Italian prime minister targets LGBTQ families

Wikimedia Commons/Vox España – CPAC 2022 con Hermann Tertsch y Victor Gonzalez

Following her 2022 victory to become the first female prime minister in Italy, Giorgia Meloni of the far-right conservative Brothers of Italy party has made numerous strides towards diminishing the rights of LGBTQ people and other marginalized groups.

In March, Meloni stepped up attacks on the rights of LGBTQ couples with kids and those who want to adopt kids. Now, same-sex couples are unable to both have official custody of the children; only one name shows up on the birth certificate — that of the biological parent(s), rather than the parents raising the kids. 

If one parent dies, the other could lose custody of their child, as there would be no guarantee of protection for their family. It is not clear what would happen to families with gay parents who are not biologically related to the children.

Multiple news reports have indicated that Italian officials have already started removing lesbian mothers from children’s birth certificates. Milan Mayor Giuseppe Sala said in March that he was directed by the interior ministry to stop registering kids of same-sex couples, according to Reuters.

Some Italian mayors and city leaders, however, are continuing to show support for these families, despite opposition from the central government. Hundreds of women held a sit-in last month outside of a Padua’s Palace in northern Italy response to a state prosecutor’s declaration that the birth certificates for dozens of children with lesbian parents were illegal.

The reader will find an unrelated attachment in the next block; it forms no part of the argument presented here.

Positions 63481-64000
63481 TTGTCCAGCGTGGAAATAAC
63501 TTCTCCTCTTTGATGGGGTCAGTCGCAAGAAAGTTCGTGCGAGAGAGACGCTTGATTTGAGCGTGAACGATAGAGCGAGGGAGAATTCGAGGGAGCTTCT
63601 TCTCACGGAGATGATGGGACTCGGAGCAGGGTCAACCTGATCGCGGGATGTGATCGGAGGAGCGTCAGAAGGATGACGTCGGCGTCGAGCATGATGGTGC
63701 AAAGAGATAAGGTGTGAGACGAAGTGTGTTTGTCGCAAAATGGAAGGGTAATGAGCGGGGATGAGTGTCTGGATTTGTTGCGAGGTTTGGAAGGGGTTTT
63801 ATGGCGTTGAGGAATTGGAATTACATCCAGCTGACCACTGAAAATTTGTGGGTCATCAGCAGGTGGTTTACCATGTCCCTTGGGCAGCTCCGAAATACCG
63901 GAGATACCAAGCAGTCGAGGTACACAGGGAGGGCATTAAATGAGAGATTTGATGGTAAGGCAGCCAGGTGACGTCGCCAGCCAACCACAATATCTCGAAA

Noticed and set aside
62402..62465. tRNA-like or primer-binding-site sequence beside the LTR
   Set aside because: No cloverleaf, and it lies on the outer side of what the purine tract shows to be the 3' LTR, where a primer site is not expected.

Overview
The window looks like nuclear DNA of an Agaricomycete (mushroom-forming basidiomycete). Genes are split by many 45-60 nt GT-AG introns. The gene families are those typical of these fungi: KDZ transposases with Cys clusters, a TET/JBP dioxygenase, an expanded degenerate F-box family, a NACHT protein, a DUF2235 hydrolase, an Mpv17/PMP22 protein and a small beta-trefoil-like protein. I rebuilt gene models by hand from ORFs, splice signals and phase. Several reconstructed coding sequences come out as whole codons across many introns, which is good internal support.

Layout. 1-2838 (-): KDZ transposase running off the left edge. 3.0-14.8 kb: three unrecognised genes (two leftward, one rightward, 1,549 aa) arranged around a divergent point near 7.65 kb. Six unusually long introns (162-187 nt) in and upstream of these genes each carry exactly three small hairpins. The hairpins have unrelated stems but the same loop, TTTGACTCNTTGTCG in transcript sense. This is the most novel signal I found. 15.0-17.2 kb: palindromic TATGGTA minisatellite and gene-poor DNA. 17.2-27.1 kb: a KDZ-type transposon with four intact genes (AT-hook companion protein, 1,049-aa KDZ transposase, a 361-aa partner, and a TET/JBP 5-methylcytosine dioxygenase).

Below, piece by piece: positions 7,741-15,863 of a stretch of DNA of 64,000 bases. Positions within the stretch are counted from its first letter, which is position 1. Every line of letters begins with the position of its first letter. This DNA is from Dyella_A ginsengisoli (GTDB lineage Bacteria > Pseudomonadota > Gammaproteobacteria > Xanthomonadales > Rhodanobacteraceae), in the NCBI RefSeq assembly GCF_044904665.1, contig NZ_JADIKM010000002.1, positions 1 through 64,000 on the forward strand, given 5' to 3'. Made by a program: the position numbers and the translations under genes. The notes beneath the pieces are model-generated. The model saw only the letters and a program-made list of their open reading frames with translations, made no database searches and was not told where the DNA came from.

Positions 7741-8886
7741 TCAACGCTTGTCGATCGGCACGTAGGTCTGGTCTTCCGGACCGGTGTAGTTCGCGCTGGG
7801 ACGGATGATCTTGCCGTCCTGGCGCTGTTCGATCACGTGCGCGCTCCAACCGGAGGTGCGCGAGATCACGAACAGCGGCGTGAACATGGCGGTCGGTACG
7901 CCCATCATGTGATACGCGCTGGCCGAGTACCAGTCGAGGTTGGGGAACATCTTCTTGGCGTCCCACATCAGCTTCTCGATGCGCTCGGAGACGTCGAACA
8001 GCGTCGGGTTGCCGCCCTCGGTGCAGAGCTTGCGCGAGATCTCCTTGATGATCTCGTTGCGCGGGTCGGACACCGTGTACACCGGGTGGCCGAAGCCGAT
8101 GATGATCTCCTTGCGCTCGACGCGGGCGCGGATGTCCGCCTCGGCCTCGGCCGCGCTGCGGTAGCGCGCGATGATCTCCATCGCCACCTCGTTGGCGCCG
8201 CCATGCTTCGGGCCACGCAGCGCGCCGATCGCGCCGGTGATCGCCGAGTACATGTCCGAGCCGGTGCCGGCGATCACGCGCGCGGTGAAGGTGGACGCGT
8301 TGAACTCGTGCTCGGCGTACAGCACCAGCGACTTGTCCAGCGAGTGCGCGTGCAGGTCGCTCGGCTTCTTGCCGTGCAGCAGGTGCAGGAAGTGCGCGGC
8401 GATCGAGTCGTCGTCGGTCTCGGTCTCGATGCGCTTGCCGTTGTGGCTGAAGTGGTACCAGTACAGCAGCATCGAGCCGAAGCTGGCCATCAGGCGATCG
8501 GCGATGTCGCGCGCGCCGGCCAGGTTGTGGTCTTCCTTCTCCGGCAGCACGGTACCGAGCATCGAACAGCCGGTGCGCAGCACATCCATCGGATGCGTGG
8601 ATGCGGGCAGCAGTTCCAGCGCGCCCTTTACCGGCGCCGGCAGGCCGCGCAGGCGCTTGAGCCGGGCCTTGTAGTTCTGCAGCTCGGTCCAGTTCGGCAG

“Yes to natural families, no to the LGBT lobby, yes to sexual identity, no to gender ideology, yes to the culture of life, no to the abyss of death,” Meloni said during a speech in Spain. 

The attacks on LGBTQ families compound existing stressors for LGBTQ people and families in Italy, which has restrictions on surrogacy and artificial insemination. Many couples find themselves going to a neighboring country in order to get artificially inseminated, and medical assistance for reproduction is only available to heterosexual couples. 

Italy has not legalized gay marriage, with only same-sex civil unions being recognized as valid. Couples in same-sex civil unions do not have the same rights as those in heterosexual relationships, such as jointly adopting and recognizing both parents equally.

While there does seem to be some support and activism from government officials and Italian society, the country is heavily influenced by the presence and history of Catholicism.